The aftershocks of RA can keep you awake long after that first shudder. The new ground of chronic illness is wobbly, in a constant state of flux, always threatening to knock us off balance. Flares, pain, swelling, changes in disease activity, reducing meds, increasing meds, changing meds, adjusting to a new way of moving, constantly fine-tuning the flow of our daily life – these are the things that are always vibrating through our lives with RA, always expected but never foreseeable. When everything is swaying, it can be difficult to find something solid to take hold of – sometimes all we can do is listen to the vibrations in our body and sway with the shifts instead of against them.

The major shake that upsets our life is the diagnosis – everything after that is simply the aftershock of living. The aftershocks are less devastating, but can continue on long after the major event. Living in the aftershock is challenging and often tiresome. It takes time, patience and grit to sort through the wreckage of an altered life. The good news is, over time the aftershocks will weaken and we can focus on rebuilding the little things that will help us get back on our feet and prepare us for future shock waves.

We can never really be 100% prepared for everything, but if can arm ourselves with a little knowledge, and pay close attention to the rumblings of our disease, we might have a good chance of staying on our feet. There will always be tremors in life with or without RA. I try to take comfort in knowing I have already survived “the big one”, the bombshell of diagnosis. When life gets a little shaky I just take cover, hold on, and trust that when the quaking stops, I will crawl out of the rubble and, once again, put things back in their place.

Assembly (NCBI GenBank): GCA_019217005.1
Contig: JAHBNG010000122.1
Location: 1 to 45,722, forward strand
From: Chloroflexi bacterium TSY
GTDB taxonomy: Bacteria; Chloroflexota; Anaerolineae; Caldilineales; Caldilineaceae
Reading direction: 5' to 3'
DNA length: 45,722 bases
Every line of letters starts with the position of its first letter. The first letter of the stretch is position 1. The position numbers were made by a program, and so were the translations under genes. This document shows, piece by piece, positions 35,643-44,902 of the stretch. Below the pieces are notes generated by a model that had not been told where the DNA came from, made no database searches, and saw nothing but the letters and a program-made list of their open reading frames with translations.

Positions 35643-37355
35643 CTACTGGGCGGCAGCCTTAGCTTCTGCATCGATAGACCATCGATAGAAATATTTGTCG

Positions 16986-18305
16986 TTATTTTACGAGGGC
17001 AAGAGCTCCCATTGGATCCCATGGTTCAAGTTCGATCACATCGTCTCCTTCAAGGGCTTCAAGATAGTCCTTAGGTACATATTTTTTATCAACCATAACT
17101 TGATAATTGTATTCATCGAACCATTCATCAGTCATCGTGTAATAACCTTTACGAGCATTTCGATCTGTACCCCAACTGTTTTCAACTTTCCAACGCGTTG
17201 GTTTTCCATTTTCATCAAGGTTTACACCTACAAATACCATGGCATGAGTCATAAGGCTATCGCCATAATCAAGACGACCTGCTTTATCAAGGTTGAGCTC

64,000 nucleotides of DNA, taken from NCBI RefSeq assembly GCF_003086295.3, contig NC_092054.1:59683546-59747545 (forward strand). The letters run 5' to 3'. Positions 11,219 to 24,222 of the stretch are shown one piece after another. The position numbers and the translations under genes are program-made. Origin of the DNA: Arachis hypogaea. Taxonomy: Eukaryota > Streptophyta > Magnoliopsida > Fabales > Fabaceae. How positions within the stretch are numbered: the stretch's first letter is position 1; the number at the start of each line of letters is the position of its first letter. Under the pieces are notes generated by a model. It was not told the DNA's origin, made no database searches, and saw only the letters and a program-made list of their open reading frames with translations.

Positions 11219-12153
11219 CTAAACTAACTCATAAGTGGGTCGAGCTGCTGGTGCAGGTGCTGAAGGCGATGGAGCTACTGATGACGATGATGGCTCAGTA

No Comments

  1. Rick Phillips on February 26, 2017 at 6:04 pm

    J G do you know where a guy from Indiana goes when the earth starts to move? We go outside because we are sure the building will collapse. At least that is what I did the last time, I was in an earthquake (the 1989 World Series Earthquake). Of course, I ripped the seat of my pants out and want back inside. Hey, it was drafty after all.

  2. Irma on February 27, 2017 at 10:01 am

    There is one thing I don’t miss from the time I lived out west, the earthquakes, or perhaps more accurately, the earthshakes. I can still feel them when I recall those trembly times. RA does shake your very foundation without any warning as well, but thankfully, with time, things do calm down, even though sometimes it leaves a few cracks to show where it’s been.

  3. phat50chick on February 28, 2017 at 7:01 am

    what a wonderful post and spot on. To compare the diagnosis of RA to living in the cloud of the impending BIG earthquake is so appropriate. The future is uncertain and you don’t know when the next rumble will turn up, or how much damage it will do. Hopefully both the RA and future quakes will stay at bay.

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J.G. Chayko is a writer, actress, and international arthritis advocate who’s been involved in theatre for more than 30 years and has published poetry, fiction, and creative non-fiction.